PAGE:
Maine regulators’ staff endorses $1 billion CMP corridor plan

In this June 22, 2010 file photo, the Jean-Lesage hydro electric dam generates power along the Manicouagan River north of Baie-Comeau, Quebec. A proposed transmission line across western Maine to serve as a conduit for Canadian hydropower is “in the best interest” of state electricity customers thanks to incentives negotiated with Central Maine Power, the state’s public advocate said on Thursday, March 7, 2019.

AUGUSTA, Maine — The staff of Maine’s utilities regulatory commission recommended on Friday that Central Maine Power’s controversial $1 billion proposal to deliver Quebec hydropower to Massachusetts through a western Maine corridor be approved.

It is the biggest milestone so far for the project that has been in the works for more than a year and drew support from Gov. Janet Mills in February after parties inked a 40-year benefits package worth $250 million. However, the Legislature is considering bills to slow or neuter it.

The three-member Maine Public Utilities Commission is scheduled to vote on the proposal in April. In a report released Friday evening, the commission’s staff said the project is in the public interest and should go forward, saying the benefits package augments the corridor while only being worth between $72 million and $85 million in today’s dollars because of inflation.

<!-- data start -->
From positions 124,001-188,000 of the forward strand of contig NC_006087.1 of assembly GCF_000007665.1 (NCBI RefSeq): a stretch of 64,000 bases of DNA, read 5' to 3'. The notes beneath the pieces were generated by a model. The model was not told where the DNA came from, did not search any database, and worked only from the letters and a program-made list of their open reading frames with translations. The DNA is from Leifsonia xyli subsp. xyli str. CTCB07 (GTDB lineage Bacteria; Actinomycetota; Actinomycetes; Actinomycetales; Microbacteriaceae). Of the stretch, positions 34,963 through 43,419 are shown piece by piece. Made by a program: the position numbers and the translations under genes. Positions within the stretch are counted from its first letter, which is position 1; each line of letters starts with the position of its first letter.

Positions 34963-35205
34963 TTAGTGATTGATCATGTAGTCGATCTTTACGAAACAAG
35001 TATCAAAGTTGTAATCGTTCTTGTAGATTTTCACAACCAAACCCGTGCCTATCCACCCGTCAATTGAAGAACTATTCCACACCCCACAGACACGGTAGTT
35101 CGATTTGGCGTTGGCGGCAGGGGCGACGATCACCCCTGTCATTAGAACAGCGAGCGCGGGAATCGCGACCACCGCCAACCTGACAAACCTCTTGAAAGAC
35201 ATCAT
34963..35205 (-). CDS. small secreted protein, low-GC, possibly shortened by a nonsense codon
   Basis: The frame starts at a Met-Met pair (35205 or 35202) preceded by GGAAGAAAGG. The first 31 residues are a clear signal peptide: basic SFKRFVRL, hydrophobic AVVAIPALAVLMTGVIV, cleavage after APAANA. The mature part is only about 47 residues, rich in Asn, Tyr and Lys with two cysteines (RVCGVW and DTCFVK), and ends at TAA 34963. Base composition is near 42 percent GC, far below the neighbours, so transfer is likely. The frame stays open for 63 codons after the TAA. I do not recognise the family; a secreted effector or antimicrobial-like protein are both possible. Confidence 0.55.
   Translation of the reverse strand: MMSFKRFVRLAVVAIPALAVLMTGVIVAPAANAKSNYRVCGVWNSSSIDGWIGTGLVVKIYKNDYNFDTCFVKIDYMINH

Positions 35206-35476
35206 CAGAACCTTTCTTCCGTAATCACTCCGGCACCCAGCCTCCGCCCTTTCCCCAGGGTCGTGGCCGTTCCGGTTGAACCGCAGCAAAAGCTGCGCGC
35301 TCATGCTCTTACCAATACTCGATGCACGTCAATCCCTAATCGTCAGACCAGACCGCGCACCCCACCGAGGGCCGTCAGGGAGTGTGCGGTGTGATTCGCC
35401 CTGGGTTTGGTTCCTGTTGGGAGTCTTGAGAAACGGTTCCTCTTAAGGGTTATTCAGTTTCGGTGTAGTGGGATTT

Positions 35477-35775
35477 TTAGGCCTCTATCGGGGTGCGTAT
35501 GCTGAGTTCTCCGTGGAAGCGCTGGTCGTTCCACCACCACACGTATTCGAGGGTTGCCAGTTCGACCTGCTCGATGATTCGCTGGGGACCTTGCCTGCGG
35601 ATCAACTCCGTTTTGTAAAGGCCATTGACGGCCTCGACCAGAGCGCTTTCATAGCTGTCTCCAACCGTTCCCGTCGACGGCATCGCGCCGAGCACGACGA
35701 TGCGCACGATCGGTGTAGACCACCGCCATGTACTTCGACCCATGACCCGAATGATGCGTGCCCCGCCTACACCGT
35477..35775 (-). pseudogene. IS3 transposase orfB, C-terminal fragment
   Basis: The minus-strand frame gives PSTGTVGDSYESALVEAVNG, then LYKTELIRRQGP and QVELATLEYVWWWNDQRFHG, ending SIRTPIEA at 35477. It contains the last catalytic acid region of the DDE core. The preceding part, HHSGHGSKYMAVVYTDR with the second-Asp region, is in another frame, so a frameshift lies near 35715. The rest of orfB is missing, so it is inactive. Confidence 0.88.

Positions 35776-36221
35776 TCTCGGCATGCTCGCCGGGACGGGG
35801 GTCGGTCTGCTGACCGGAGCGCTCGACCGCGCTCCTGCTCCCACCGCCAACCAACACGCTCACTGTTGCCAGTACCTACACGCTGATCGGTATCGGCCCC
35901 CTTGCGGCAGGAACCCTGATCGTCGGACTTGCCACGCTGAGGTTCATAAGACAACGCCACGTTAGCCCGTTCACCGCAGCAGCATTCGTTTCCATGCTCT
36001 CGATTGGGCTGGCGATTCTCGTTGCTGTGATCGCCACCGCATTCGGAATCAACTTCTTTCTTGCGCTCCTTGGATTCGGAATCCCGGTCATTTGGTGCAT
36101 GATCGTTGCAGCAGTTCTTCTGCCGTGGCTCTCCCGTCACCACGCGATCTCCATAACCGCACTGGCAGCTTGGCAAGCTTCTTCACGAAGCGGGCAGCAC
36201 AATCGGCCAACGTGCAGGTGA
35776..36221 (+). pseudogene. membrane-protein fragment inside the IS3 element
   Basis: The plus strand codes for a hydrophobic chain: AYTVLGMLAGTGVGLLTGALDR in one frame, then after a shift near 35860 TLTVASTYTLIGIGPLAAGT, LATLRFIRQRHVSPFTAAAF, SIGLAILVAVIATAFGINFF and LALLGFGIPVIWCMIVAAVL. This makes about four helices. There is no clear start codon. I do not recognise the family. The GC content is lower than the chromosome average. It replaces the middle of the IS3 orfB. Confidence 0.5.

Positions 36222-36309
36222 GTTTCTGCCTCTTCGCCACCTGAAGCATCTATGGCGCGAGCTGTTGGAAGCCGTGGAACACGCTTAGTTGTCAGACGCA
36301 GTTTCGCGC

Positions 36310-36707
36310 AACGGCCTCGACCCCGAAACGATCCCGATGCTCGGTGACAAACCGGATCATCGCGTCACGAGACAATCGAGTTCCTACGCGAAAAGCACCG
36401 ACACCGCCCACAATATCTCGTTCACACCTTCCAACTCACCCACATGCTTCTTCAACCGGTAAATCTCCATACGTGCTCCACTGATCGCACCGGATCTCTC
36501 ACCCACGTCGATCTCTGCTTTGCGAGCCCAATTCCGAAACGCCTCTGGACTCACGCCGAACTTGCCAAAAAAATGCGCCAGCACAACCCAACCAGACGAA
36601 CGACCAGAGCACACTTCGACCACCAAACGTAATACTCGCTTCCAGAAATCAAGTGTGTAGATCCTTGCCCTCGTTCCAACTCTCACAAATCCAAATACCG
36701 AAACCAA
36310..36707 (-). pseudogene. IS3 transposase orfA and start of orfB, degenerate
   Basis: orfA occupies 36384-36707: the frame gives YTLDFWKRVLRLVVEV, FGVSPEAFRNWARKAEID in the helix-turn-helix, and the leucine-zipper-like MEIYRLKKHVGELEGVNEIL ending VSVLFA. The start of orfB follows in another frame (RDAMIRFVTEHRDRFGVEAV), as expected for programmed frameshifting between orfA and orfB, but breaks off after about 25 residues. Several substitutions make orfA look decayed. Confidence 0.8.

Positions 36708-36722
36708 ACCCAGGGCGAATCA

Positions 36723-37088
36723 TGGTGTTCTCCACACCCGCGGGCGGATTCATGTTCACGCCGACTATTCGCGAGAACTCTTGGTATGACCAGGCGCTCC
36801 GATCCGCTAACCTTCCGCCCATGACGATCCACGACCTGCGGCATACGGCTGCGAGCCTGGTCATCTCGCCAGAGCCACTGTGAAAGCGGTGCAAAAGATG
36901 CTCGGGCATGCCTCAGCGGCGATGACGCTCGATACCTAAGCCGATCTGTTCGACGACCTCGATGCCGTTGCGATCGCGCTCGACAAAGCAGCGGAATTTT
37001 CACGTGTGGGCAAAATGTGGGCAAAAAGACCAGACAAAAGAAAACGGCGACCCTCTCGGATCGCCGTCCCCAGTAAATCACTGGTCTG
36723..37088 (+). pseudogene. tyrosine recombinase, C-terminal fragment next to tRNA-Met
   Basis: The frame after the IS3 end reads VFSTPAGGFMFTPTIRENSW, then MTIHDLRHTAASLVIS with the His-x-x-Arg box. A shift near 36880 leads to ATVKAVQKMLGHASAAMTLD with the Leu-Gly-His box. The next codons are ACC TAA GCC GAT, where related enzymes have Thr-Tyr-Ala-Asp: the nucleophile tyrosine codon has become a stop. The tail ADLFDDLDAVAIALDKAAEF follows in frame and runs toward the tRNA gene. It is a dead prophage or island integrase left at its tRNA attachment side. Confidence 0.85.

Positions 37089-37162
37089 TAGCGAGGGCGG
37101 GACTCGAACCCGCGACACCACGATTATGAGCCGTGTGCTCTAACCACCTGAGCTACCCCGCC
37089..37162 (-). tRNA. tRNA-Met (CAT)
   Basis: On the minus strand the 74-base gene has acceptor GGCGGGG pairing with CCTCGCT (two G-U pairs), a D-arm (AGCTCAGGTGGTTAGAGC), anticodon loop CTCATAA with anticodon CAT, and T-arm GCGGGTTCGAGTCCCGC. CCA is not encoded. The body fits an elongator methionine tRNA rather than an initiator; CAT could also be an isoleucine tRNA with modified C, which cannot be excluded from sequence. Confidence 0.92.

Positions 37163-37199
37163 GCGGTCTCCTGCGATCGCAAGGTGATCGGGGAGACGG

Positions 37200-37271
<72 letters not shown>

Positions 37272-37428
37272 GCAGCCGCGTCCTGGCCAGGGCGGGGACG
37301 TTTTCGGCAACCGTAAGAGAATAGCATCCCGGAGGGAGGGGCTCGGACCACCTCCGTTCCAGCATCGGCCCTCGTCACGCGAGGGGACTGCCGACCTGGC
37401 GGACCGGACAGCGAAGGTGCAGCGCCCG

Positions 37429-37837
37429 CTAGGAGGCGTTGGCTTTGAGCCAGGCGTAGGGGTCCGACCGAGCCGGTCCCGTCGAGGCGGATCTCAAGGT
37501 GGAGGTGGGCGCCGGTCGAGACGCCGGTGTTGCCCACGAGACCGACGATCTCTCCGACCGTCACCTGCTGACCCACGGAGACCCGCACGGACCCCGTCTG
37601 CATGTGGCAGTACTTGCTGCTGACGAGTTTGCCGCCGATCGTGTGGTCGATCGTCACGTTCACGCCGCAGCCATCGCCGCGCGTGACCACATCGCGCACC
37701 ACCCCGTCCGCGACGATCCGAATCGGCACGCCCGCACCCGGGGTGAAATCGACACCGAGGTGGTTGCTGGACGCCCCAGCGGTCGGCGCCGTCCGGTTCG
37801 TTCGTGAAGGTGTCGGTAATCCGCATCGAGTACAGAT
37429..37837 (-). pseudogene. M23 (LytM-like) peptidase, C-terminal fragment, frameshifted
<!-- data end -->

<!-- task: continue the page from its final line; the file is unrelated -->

John Carroll, a CMP spokesman, said in a statement that the report “squarely addresses the questions that have been raised in the course of this proceeding,” and “confirms that the project will provide environmental and economic benefits for Maine.”

Next month’s vote will come amid fervid grassroots opposition in western Maine and during the further permitting processes that are required. Mills’ hometown of Farmington voted against it overwhelmingly last week, joining eight other towns in opposing it and almost all of the more than 1,300 public comments filed with the commission on…

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